As published in The Star-Ledger, February 19, 2012
Q. In November 2011, I loaned $3,000 to an acquaintance who said he’d pay me back within a month with $300 interest. The only evidence I have of the conversation is a post-dated check from him for $3,300. Prior to the check date, he told me to hold off on cashing the check. The following week he told me he lost his job but he still planned to pay me back. I’m now considering legal action. Is the check enough proof of the loan? What are my chances of getting my money back since he lost his job and filed for bankruptcy?
– Want my money back!
A. Your legal options are limited now that this acquaintance has filed for bankruptcy protection.
Upon a bankruptcy filing, an “automatic stay” goes into effect, said Ilissa Churgin Hook, a bankruptcy attorney with Hook & Fatovich in Wayne.
“Generally, the automatic stay of the bankruptcy code precludes pre-bankruptcy creditors from commencing or continuing any state court collection action or proceedings,” she said. “Thus, you cannot commence a collection proceeding against the debtor at this point.”
You do still have rights. First, Hook said, you can file a proof of claim against the debtor’s bankruptcy estate. You will need to provide the court with any documentation of your claim.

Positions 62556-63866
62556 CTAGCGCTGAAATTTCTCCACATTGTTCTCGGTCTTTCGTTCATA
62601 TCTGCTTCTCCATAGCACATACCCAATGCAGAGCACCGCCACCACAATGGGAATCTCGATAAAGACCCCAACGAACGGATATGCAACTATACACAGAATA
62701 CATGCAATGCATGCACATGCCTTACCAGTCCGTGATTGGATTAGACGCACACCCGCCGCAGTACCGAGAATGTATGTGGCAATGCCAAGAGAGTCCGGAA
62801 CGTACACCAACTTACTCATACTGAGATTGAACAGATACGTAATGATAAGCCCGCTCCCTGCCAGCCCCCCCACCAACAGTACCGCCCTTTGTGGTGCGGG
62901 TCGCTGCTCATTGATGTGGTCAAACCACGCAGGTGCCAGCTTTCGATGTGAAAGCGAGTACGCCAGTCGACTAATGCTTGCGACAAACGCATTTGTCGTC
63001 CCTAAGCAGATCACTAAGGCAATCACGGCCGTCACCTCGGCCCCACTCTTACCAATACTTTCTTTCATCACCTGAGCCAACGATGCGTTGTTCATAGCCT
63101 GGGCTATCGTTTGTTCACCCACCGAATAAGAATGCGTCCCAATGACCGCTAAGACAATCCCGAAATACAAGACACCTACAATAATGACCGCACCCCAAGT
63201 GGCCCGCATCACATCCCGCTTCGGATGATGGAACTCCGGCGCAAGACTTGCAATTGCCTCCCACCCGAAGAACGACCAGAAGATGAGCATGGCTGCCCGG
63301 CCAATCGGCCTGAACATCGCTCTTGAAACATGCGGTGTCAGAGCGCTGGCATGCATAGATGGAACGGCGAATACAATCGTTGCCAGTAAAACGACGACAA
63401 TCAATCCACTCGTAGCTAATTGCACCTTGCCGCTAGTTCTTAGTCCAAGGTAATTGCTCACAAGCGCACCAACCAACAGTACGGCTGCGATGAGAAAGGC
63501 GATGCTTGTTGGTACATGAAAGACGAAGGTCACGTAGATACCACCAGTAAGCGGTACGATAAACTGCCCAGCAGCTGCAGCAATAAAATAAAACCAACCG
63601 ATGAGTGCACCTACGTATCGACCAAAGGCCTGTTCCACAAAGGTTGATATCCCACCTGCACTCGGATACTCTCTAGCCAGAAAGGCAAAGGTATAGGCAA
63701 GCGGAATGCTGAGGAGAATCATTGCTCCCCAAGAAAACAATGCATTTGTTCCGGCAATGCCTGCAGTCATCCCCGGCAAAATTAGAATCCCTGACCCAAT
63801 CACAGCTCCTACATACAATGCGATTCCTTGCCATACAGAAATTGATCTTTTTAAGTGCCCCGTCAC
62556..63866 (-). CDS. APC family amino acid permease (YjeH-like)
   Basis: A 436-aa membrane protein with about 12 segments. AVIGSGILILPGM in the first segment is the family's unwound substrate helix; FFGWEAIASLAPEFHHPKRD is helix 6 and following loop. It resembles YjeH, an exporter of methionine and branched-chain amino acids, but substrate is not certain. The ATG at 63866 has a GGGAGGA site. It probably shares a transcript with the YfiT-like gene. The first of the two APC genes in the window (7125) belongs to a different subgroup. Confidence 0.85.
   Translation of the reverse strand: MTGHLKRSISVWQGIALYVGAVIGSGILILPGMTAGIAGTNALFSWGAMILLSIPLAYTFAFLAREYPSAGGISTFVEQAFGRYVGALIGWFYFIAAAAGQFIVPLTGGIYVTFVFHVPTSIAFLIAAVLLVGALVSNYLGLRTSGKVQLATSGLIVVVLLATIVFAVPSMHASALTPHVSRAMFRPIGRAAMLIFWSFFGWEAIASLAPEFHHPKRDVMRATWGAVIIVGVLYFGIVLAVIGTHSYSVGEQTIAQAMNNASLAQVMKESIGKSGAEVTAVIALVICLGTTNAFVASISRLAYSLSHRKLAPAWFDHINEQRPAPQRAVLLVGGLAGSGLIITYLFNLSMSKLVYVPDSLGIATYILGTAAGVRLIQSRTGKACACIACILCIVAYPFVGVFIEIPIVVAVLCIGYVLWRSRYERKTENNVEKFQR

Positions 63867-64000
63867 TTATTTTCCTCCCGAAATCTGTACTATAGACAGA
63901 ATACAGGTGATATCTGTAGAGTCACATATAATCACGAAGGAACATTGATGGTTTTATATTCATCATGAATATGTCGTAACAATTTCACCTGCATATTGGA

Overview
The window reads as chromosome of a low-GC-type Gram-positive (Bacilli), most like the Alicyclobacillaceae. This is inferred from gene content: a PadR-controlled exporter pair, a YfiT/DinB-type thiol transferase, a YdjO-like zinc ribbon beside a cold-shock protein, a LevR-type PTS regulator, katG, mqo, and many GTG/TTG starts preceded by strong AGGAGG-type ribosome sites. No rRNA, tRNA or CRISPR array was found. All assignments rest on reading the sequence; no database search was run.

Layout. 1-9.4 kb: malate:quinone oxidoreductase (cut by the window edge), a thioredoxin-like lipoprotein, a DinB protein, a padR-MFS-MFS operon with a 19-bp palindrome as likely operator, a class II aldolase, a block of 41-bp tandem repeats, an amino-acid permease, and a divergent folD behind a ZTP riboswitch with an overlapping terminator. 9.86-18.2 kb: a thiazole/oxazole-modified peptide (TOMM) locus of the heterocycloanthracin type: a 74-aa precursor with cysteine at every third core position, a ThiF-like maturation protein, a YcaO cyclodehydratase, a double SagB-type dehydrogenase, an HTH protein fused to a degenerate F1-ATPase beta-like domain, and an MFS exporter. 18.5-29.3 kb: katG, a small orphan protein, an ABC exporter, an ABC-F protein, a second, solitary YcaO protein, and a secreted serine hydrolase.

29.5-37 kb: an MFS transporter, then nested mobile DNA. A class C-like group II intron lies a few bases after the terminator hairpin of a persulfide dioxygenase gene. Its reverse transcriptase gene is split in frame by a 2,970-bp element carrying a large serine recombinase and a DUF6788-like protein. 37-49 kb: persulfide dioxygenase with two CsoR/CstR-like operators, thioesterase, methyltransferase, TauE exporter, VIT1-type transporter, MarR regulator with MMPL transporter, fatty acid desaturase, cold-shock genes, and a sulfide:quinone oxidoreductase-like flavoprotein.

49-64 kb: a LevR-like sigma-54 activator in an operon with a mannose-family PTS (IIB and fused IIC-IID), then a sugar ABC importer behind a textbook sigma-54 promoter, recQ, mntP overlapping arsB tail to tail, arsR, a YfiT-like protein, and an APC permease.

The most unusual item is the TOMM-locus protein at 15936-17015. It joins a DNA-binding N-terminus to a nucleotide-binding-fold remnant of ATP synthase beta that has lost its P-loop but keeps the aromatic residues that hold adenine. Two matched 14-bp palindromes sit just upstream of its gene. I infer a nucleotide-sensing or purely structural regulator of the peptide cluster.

“You may want to speak with a collection attorney to discuss issues such as whether the absence of a written Note precludes you from collecting the debt, or whether your initial agreement to hold off cashing the check extended or terminated the previously agreed upon due date of the loan,” she said.
Assuming you have a valid claim, Hook said, you will share – on a pro rata basis with other general unsecured creditors – any distribution made by the bankruptcy trustee. If the debtor has no assets, you may not receive any funds. If the debtor receives a discharge, he will be relieved of the burden of paying the debt.
In such a case, your recovery will be limited to the amount received, if any, from the bankruptcy estate, she said.
Your other right as a creditor, Hook said, is to challenge the discharge of the debt if you were defrauded and you can show he never intended to pay you back.
You would need to bring a lawsuit called an Adversary Proceeding within his bankruptcy proceeding and prove to the court that the loan was obtained by false pretenses or false representations by the debtor, Hook said.
“The burden of proof is on you,” she said. “As a practical matter, the time, cost and legal fees involved would probably outweigh the amount owed to you.”
If the bankruptcy was filed before you loaned him the money, your debt is still valid and you are in an even better position than before because he discharged his other creditors, said Ronald LeVine, a consumer law attorney based in Hackensack.
If the loan came before the bankruptcy, unless you can prove that he defrauded you, LeVine said it will be discharged and you will be out of luck.
- A "Biz Brain" column by Karin Price Mueller